Easter Bunnies, Trade-Marks and Chocolate
12 years after Lindt first complained that competitors were seeking to sell confectionary confusingly close to their iconic bunnies (crinkled gold foil with red bows) a German regional court (Frankenfurt Oberlandesgerichts )has ruled that the current iteration of the competitor’s bunny (solid gold painted bunnies with a painted brown bow) would not confuse the average consumer and thus did not infringe Lindt’s trade mark rights. (for images of the respective rabbits see the report in the German media here http://www.t-online.de/wirtschaft/unternehmen/id_62762938/lindt-spruengli-kassiert-endgueltige-schlappe-im-goldhasen-streit.html)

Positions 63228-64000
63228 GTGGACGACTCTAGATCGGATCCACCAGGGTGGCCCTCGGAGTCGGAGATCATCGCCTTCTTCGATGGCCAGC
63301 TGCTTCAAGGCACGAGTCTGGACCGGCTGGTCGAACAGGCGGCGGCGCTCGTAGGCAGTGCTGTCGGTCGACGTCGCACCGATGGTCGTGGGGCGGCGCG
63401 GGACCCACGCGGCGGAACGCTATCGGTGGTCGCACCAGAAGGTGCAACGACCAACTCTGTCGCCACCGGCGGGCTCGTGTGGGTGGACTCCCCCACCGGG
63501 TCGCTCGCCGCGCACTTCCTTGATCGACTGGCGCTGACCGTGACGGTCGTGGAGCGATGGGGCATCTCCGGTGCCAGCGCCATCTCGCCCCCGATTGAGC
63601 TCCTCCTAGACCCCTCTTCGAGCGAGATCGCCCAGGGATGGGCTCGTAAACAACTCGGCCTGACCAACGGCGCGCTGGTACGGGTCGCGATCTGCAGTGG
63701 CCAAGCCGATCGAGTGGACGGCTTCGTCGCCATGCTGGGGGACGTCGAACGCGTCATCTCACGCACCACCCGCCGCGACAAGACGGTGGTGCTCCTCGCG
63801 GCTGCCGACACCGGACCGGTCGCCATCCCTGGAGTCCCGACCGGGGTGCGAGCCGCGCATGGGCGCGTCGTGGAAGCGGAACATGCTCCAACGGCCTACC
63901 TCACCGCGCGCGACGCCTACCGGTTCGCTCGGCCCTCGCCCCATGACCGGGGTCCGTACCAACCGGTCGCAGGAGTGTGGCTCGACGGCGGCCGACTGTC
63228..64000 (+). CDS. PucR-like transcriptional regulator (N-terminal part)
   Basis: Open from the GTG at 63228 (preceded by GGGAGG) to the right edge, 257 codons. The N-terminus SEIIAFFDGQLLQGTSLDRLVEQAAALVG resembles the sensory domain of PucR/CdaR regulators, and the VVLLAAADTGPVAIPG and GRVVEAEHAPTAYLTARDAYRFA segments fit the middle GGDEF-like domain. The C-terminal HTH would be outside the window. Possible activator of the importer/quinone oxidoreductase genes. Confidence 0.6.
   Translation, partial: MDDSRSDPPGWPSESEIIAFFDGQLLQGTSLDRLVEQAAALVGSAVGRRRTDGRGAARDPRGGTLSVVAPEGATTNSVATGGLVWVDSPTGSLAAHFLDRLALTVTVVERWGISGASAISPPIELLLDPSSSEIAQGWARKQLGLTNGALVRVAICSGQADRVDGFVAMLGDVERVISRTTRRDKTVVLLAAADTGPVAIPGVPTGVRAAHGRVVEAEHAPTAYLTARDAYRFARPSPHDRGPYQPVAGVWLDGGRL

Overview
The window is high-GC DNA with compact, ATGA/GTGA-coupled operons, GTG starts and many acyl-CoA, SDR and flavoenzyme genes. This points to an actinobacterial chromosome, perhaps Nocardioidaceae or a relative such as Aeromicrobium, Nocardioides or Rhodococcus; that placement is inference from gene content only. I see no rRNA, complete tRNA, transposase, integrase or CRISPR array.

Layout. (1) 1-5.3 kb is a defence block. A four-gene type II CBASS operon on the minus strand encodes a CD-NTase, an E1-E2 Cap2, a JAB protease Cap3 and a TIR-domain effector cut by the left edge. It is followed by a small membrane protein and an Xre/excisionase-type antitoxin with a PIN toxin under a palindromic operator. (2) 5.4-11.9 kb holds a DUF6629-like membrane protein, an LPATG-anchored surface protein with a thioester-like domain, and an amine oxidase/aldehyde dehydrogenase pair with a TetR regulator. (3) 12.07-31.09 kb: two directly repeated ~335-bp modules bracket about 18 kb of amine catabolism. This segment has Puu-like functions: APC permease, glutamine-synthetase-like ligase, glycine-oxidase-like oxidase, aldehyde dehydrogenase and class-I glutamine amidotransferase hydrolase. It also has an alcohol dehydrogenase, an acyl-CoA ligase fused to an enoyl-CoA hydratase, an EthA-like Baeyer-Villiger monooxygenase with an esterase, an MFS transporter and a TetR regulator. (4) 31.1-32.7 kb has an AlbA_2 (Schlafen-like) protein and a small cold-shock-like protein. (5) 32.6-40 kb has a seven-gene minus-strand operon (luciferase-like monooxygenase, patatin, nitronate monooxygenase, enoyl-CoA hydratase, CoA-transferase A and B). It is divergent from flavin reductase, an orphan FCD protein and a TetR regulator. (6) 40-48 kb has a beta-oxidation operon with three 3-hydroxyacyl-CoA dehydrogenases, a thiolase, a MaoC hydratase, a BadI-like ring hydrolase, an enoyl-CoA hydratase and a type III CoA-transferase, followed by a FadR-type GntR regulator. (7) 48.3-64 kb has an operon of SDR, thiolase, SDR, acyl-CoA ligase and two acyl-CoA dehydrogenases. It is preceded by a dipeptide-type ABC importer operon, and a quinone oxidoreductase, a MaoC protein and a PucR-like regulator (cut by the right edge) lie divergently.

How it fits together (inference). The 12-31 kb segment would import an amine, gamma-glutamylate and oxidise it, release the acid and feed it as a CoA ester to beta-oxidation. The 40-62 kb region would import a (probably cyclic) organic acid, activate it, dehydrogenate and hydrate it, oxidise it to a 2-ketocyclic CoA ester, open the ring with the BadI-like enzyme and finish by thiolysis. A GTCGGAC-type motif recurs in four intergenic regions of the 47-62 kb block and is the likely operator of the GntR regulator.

This decision is just one in a long line of battles fought by Lindt to protect their brand and strengthen there market position. Lindt’s results to date have been mixed, with this loss here, and an earlier loss before The General Court of the European Union, but wins in Austria and Belgium.
Whenever a trade mark owner engages in long term concerted enforcement actions such as there may be losses along the way, but win or loose demonstrating a willingness to protect your brand can send a strong signal to potential competitors. Repeatedly defining the perimeters of your trade mark rights through litigation (or preferably negotiated licenses) can be essential to maintaining a unique position in a crowded market place.